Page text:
Peter van Agtmael Won’t Deny the Strange Allure of War
Thus far, photographer Peter van Agtmael’s career has primarily focused on documenting the effects of America’s post 9/11 wars both at home and abroad. Before traveling to Iraq in 2006, however, he covered certain issues surrounding HIV-positive refugees in South Africa, and the Asian tsunami in 2005. After starting work in Iraq, he went on to win numerous awards, work in Afghanistan—both embedded and unembedded—and documented injured servicemen and their families. Oh, and he also shot the photo in the table of contents for this month’s issue of our magazine. We spoke to him about the mysterious attraction of conflict, and the realities of censorship and care for a country’s wounded.
VICE: You graduated in history with honors from Yale. What specifically did you study?
Peter van Agtmael: I studied a pretty general curriculum, that being the expectation. By the time I wrote my thesis, I had decided to write it on how the iconography of WWII Yugoslavia, of opposing forces like the Chetniks and Ustaše, was renewed in the Balkan conflict of the 1990s. How it was used to stoke fear and exploited by the power brokers to wage a civil war.
Do you think that your education led to you working as a photographer in a warzone at the age of 24?
I grew up in the suburbs of Washington, DC. Those suburbs are like suburbs anywhere. It’s easy to want to dream about more exciting places. When I was a kid, I was always very into pictorial history books—especially ones about WWII. I found it all very exciting and romantic, in its own way.
Obviously, you get older and the reality of these things kicks in, but the romance doesn’t go away, even when you get caught in the midst of it; that’s the strange and scary thing. I have had depraved and scary experiences in the last decade, but I’ve had beautiful ones, too. The fact is that when you get caught in the middle of these things, in these places there’s an indescribable merit somehow to feeling involved, to be making a record for history, it is satisfying a certain natural curiosity—one with certain useful impulses, and certain dark impulses as well.
Do you think that built-in fascination with conflict applies to most soldiers, too?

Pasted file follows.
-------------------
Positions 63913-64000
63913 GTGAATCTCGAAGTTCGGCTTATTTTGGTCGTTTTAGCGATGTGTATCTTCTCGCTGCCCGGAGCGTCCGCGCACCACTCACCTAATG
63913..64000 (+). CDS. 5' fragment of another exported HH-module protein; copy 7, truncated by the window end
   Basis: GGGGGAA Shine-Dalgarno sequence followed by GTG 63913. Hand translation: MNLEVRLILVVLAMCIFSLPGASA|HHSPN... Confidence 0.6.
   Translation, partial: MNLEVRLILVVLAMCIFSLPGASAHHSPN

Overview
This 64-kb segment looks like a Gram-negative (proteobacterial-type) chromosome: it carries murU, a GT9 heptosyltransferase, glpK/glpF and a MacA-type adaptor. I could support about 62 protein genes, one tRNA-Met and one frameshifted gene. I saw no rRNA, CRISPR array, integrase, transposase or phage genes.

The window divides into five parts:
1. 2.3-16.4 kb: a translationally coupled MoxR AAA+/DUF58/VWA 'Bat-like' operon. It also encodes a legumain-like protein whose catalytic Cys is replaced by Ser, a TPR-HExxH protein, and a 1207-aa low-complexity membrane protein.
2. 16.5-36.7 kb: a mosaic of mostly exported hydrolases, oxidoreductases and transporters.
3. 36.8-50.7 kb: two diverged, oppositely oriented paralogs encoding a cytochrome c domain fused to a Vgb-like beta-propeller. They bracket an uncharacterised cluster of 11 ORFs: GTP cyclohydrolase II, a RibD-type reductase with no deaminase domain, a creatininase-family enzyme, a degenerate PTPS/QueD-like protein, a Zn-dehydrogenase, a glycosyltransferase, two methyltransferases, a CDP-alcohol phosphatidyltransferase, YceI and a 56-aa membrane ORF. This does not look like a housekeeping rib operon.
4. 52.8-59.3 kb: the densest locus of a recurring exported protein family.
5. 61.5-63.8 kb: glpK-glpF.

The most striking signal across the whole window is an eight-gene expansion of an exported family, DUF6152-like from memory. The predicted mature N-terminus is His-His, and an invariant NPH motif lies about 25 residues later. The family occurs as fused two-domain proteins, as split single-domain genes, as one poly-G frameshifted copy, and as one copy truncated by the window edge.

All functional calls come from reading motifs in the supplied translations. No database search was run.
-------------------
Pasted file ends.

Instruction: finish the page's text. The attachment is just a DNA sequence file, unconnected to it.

I think it’s across the board. If you have read Michael Herr’s Dispatches, he puts it really well—though it may be a dated reference in some ways. He essentially said that you can’t take the romance out of war. It’s sort of innate. It’s a genetically hardwired part of the experience. We all objectively realize the awfulness and brutality of it, but also for a lot of young people —especially men—there is this draw to it, not at all based on logic or rational thought. There are a million ways to try to intellectualize it, rationalize it, and break it into its tiny component pieces, but at the end of the day there’s a pull that can’t really be described or explained away. At least not for me. I envy people who aren’t drawn to war in a lot of ways. I’ve had a good and interesting life so far, but at times I wish I had made different choices.
This Is What Winning Looks Like
Our new documentary about the end of the war in Afghanistan premieres Monday. Watch the trailer
What Was the South African Military Doing in the Central African Republic?
African politics is a weird mixture of ancient tribal mentalities and democratic ideals imported from the West. It’s proven to be a pretty volatile combination on the continent and one that spurs much of its political strife. One country that’s had to deal with the consequences of that unique approach to governance recently is the landlocked Central African Republic (CAR), home to a violent upheaval that’s been going on since late last year.
In January 2013, South Africa’s ruling ANC party sent 400 troops to the CAR. Ostensibly, they were there to help the country’s president, Francois Bozizé, fight Séléka, the coalition of rebel groups revolting against Bozizé and his government (they allege that Bozizé isn’t honoring peace agreements made after the 2004-2007Central African Republic Bush War). The thing is, the Central African Republic had been suspended from the African Union because of the uprising, which—in theory—should have disqualified them from receiving external military aid.